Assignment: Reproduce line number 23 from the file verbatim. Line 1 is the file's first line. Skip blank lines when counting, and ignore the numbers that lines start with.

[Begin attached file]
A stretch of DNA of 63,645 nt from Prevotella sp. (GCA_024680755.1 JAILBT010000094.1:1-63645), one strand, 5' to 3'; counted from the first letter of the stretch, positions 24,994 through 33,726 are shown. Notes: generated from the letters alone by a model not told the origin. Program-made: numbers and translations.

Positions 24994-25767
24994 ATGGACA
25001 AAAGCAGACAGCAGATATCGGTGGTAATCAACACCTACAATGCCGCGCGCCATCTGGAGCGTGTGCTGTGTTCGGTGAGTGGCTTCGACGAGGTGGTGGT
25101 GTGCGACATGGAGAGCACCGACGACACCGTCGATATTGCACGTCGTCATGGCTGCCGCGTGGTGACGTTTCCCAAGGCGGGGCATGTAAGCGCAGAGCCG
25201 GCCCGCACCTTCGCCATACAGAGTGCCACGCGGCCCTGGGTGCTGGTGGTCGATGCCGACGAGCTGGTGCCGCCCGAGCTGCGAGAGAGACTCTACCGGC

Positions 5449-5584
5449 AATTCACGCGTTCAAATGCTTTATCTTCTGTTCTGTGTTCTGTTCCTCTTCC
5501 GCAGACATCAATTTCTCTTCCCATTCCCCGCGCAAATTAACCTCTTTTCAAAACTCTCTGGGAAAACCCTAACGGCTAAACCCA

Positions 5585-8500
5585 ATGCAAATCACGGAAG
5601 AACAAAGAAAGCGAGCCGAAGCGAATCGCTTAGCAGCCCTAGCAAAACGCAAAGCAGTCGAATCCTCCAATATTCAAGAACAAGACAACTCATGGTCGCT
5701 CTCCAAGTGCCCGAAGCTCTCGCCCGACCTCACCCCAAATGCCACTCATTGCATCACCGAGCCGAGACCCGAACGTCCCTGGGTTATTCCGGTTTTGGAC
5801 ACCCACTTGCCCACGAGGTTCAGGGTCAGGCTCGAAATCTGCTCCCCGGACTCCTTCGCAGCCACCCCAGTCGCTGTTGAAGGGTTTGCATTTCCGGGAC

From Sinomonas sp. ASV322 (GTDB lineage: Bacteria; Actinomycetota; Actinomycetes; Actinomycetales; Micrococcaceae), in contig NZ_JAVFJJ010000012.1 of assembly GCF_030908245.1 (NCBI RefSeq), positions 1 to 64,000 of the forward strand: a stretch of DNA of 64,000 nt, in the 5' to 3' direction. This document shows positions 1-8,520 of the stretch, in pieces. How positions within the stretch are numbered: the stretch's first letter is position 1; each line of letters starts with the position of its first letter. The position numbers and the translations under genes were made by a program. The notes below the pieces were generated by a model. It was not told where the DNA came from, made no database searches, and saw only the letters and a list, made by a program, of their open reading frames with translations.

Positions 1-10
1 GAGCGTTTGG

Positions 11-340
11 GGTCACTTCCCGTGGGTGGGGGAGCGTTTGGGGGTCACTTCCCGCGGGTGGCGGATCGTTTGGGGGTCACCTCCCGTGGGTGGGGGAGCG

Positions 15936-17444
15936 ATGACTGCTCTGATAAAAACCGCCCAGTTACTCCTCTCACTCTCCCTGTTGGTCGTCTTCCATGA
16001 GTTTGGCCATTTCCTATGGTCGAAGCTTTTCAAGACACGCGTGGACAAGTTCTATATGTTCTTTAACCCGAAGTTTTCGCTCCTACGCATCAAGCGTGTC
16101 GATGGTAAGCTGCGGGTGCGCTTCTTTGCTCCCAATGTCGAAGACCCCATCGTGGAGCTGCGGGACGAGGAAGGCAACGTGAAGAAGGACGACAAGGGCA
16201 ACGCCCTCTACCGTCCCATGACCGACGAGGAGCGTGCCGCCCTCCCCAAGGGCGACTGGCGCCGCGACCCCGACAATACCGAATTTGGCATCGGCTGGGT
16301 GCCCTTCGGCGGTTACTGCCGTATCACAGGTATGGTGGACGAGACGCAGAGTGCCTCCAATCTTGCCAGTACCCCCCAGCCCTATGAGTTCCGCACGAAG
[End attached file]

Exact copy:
16101 GATGGTAAGCTGCGGGTGCGCTTCTTTGCTCCCAATGTCGAAGACCCCATCGTGGAGCTGCGGGACGAGGAAGGCAACGTGAAGAAGGACGACAAGGGCA